AG Report: 31% Of MOH Hospital Equipment Old, Beyond Repair

The Auditor-General says continuously implementing maintenance programmes without specifying an optimal period of use for medical equipment can be harmful.

KUALA LUMPUR, Sept 29 — Nearly a third of medical equipment that are still being used at Ministry of Health (MOH) hospitals are either over two decades old or beyond repair, according to the latest Auditor-General report.

The National Audit Report 2019 Series 2 released in Parliament yesterday stated that MOH does not have its own management system and policy on the use, maintenance, and replacement of medical equipment.

This meant that 50,452, or 19.6 per cent of MOH’s overall medical assets as of December 31, 2020, were over 20 years old with a cost of RM641.59 million. An additional 29,654 (11.5 per cent) medical equipment identified as “beyond economic repair” are still being used in hospitals.

Meanwhile, 1,373 (0.5 per cent) medical devices that were procured for RM38.67 million were discontinued from the Biomedical Engineering Maintenance Services maintenance programme even though they have not reached maturity.

There were 309,829 medical equipment in total as of December 31, 2020, procured for RM7.78 billion that are used in 159 public hospitals nationwide. MOH received an allocation of RM1.33 billion to procure medical equipment under the 11th Malaysia Plan, of which RM1.3 billion (97.7 per cent) has been spent. A total of 58,218 (85.5 per cent) medical equipment were still in good condition.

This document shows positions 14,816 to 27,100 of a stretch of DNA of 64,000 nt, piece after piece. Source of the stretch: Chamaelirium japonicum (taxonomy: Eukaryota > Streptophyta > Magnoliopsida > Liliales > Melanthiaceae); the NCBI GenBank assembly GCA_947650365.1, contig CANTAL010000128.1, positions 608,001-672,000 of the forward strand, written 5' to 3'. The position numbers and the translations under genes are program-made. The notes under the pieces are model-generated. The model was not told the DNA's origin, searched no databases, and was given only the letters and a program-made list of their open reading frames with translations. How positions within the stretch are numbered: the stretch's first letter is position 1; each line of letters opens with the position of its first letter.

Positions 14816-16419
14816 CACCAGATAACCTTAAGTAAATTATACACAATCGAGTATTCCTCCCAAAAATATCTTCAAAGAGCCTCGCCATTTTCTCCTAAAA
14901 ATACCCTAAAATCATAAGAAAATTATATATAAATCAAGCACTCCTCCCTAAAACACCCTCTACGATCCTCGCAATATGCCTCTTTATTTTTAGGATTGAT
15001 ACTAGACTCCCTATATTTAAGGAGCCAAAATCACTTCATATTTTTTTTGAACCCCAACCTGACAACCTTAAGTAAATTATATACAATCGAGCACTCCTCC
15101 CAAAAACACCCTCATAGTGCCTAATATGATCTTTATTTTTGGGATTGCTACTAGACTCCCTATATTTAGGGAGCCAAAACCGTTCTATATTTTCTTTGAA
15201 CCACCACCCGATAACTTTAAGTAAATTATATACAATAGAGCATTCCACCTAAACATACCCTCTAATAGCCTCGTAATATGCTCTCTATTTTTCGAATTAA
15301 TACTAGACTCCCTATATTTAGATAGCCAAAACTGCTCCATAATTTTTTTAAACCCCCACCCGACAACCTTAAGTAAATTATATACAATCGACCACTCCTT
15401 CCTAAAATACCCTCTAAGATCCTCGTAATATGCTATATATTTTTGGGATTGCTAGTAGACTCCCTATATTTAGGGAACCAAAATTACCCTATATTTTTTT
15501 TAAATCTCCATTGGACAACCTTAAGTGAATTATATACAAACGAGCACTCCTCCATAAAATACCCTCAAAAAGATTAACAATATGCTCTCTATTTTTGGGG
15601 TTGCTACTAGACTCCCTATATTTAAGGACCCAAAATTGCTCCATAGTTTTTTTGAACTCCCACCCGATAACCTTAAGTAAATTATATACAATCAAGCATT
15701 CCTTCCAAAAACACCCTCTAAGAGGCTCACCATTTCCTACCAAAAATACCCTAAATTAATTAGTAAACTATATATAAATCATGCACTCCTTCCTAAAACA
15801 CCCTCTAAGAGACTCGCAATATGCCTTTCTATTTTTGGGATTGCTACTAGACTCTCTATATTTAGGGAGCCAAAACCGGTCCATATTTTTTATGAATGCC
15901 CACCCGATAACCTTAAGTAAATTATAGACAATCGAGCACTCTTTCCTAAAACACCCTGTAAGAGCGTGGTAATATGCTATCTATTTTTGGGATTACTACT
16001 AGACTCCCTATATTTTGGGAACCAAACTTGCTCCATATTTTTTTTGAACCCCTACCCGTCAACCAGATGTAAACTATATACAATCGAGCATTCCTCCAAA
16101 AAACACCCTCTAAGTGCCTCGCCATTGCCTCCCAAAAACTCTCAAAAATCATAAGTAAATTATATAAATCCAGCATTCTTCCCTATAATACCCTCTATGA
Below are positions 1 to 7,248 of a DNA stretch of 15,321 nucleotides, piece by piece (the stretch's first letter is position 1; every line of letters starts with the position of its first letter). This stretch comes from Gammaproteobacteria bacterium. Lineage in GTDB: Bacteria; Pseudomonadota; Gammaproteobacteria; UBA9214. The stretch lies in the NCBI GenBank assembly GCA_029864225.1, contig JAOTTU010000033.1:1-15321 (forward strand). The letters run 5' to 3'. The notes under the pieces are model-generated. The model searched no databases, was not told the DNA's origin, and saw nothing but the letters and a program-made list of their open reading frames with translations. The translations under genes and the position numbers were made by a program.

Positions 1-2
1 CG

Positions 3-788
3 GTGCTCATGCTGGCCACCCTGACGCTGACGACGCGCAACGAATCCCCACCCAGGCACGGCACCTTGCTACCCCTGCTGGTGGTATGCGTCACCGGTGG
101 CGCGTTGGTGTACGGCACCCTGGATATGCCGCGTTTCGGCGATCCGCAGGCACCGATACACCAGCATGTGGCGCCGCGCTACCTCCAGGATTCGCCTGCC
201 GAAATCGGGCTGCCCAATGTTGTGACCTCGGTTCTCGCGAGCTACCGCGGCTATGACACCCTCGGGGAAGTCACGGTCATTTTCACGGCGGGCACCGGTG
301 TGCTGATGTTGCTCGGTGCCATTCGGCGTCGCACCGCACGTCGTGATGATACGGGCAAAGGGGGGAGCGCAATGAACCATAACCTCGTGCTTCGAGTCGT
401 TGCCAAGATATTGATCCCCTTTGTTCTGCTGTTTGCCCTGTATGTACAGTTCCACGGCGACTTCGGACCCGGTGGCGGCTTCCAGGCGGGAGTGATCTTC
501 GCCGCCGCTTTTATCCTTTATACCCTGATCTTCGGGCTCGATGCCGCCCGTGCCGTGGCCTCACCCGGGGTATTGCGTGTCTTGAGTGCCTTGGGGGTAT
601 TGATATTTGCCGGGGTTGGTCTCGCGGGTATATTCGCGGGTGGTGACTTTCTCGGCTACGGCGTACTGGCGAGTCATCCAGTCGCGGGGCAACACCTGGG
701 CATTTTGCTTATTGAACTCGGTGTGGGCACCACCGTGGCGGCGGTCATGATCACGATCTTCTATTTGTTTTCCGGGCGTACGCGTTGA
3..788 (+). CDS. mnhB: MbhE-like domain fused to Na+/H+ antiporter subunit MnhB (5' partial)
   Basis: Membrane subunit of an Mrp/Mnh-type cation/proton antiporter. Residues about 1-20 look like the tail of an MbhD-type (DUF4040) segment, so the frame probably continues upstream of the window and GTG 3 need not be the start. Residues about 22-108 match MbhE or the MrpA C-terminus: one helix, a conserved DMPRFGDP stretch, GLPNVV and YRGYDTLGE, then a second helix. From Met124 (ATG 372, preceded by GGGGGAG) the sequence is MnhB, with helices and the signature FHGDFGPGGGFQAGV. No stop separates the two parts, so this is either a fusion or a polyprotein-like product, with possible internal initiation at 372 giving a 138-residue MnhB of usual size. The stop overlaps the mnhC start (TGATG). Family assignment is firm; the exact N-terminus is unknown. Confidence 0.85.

The report also found that eight hospitals do not utilise the Asset and Services Information System (ASIS). Five hospitals have their own systems, while three do not have a maintenance system.

“Overall, the management of medical equipment by the MOH generally meets the requirement to deliver health services to the community.

“However, the implementation of continuous maintenance programmes without specifying an optimal period of use for medical equipment could be harmful to the government. The cost of maintenance has exceeded the cost of procurement of new devices, as old and out-of-date medical equipment are still being used,” the AG’s report read.

“Additionally, the ASIS system is not optimally used to make decisions regarding budget applications, procurement planning, and fixing maintenance periods.”

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